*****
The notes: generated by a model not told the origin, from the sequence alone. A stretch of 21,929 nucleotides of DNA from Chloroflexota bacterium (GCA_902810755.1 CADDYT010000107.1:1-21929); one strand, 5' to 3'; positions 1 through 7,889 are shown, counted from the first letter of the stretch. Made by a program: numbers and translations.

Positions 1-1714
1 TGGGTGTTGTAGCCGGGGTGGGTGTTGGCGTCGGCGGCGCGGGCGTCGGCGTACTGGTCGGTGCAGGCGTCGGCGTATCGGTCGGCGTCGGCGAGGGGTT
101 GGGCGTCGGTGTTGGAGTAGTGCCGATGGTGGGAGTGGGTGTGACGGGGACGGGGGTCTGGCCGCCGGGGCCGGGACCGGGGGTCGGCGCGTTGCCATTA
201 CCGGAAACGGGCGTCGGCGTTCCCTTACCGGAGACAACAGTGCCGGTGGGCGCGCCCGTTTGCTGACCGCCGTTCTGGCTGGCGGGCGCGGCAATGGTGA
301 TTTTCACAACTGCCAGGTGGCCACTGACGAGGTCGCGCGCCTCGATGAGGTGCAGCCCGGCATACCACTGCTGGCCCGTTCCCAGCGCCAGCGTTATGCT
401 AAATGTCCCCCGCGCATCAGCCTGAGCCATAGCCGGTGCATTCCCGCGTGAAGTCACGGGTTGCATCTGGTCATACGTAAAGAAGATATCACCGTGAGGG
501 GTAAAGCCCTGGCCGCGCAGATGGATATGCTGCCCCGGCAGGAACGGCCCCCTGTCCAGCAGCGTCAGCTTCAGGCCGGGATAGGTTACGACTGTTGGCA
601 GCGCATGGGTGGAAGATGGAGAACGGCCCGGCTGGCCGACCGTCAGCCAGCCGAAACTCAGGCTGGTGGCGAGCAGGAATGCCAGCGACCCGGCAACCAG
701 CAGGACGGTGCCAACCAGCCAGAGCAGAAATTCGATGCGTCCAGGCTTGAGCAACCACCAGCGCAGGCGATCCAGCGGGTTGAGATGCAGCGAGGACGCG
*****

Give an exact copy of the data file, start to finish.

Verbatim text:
The notes: generated by a model not told the origin, from the sequence alone. A stretch of 21,929 nucleotides of DNA from Chloroflexota bacterium (GCA_902810755.1 CADDYT010000107.1:1-21929); one strand, 5' to 3'; positions 1 through 7,889 are shown, counted from the first letter of the stretch. Made by a program: numbers and translations.

Positions 1-1714
1 TGGGTGTTGTAGCCGGGGTGGGTGTTGGCGTCGGCGGCGCGGGCGTCGGCGTACTGGTCGGTGCAGGCGTCGGCGTATCGGTCGGCGTCGGCGAGGGGTT
101 GGGCGTCGGTGTTGGAGTAGTGCCGATGGTGGGAGTGGGTGTGACGGGGACGGGGGTCTGGCCGCCGGGGCCGGGACCGGGGGTCGGCGCGTTGCCATTA
201 CCGGAAACGGGCGTCGGCGTTCCCTTACCGGAGACAACAGTGCCGGTGGGCGCGCCCGTTTGCTGACCGCCGTTCTGGCTGGCGGGCGCGGCAATGGTGA
301 TTTTCACAACTGCCAGGTGGCCACTGACGAGGTCGCGCGCCTCGATGAGGTGCAGCCCGGCATACCACTGCTGGCCCGTTCCCAGCGCCAGCGTTATGCT
401 AAATGTCCCCCGCGCATCAGCCTGAGCCATAGCCGGTGCATTCCCGCGTGAAGTCACGGGTTGCATCTGGTCATACGTAAAGAAGATATCACCGTGAGGG
501 GTAAAGCCCTGGCCGCGCAGATGGATATGCTGCCCCGGCAGGAACGGCCCCCTGTCCAGCAGCGTCAGCTTCAGGCCGGGATAGGTTACGACTGTTGGCA
601 GCGCATGGGTGGAAGATGGAGAACGGCCCGGCTGGCCGACCGTCAGCCAGCCGAAACTCAGGCTGGTGGCGAGCAGGAATGCCAGCGACCCGGCAACCAG
701 CAGGACGGTGCCAACCAGCCAGAGCAGAAATTCGATGCGTCCAGGCTTGAGCAACCACCAGCGCAGGCGATCCAGCGGGTTGAGATGCAGCGAGGACGCG